As peat operations wind down, Fine Gael says it will allocate €11 million in 2020 to the Midlands to fund “retraining and reskilling” Bord na Mona workers. The party is not in favour of giving the recently appointed Just Transition Commissioner a greater role in work related disputes.
The manifesto pledges €5 million for 2020 for the restoration of 1,800 hectares, but as RTE’s Hot Air programme pointed out, that only accounts for less than a quarter of one percent of total Irish bogland.
If Fine Gael retains power, the party will try to implement its halving of transport emissions by the end of the decade and aim to have just under one million electric vehicles and 1,200 electric buses on the road as well.
However, other parties have pushed back on this aspect of its Climate Action Plan, as Green Party leader Eamon Ryan said the electric vehicle was “unrealistic” and that the plan should have prioritized public transport.
In its manifesto, Fine Gael say they want to see half a million people take up walking or cycling to work and pledge to have developed cycle network for each city. However, how this increase will be implemented remains vague and the party remains set on maintaining a far higher ratio of spending on road infrastructure over public and active transport.
The party still has its sights set on an €80 per tonne carbon tax figure by the end of the decade and took its first albeit small step in the last budget by with a €6 increase.
If re-elected, the party aims to see incremental increases of €6 per tonne per year up until the end of the decade. The revenue raised would be ring-fenced for decarbonization and Just Transition.
However, many experts have criticized the single-digit increase. The chair of the Climate Change Advisory Council, Professor John Fitzgerald, called it “disappointing” as it fell short of the €15 per tonne hike that the independent advisory body had called for.
In addition, many environmental groups and Codema, the Dublin Energy Agency, have outlined concern that not all of the revenue from the carbon tax has been put aside for climate action.
At present, around €400 million raised per year from the carbon tax remains in the general exchequer fund, with Fine Gael not proposing to change this dynamic.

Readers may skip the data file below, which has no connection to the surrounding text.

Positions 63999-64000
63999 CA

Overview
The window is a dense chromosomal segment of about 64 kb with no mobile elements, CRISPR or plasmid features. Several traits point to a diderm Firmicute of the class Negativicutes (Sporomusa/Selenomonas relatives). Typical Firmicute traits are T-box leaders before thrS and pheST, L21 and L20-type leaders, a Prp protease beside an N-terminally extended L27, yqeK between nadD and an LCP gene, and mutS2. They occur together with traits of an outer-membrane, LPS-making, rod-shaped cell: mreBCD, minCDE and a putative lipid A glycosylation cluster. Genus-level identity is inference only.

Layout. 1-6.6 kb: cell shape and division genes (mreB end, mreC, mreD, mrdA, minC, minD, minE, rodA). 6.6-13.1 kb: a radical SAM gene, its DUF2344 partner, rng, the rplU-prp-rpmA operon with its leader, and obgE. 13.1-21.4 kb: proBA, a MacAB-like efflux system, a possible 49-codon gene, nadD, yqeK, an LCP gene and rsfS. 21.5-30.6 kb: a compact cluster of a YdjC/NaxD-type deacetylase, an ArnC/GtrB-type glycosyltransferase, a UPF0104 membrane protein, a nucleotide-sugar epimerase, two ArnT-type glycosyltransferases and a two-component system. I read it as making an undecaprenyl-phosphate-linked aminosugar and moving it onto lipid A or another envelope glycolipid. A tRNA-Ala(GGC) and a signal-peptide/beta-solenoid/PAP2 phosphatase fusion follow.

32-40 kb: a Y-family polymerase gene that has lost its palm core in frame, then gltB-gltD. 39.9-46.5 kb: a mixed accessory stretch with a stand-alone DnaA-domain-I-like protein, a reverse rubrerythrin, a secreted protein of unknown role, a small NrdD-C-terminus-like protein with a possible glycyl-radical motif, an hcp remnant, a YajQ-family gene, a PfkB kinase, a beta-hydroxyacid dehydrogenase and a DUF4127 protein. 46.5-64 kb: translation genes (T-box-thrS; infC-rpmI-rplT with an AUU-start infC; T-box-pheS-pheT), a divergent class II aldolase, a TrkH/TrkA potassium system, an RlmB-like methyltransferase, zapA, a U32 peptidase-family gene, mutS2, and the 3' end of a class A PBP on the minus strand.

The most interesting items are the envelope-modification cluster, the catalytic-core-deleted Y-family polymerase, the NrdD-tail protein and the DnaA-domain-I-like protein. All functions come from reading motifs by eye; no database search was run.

Civil society groups have also questioned the party’s position not to directly return some or all of the proceeds from the tax to those affected by the tax or on low incomes through the likes of tax credits, welfare payments and/or child benefit payments.
The manifesto pledges to support biodiversity through farming and peat restoration and stresses the €60 million the Government plans to allocate to biodiversity under Project Ireland 2040.
Fine Gael has also promised to ensure the full implementation of the “biodiversity duty” on public bodies to have regard to policies, guidelines, and objectives to “promote the conservation of biodiversity”. However, experts remain critical of certain Fine Gael-led biodiversity proposals.
Trinity Botany Professor Jane Stout noted recently that the public beehive installation Fine Gael have proposed contain “a single species of bee Apis mellifera” and asked the government to “clarify how your pledge to install them on public buildings will promote biodiversity”.
The manifesto refers to Project Ireland 2040 as a source of funding for almost €1 billion to minimize the impacts of river and coastal flooding via the implementation of Flood Risk Management Plans.
The party’s focus on hard engineering solutions for flooding have been heavily criticised in the past, and it does not appear that it has plans to change toward more soft engineering and nature-orientated solutions.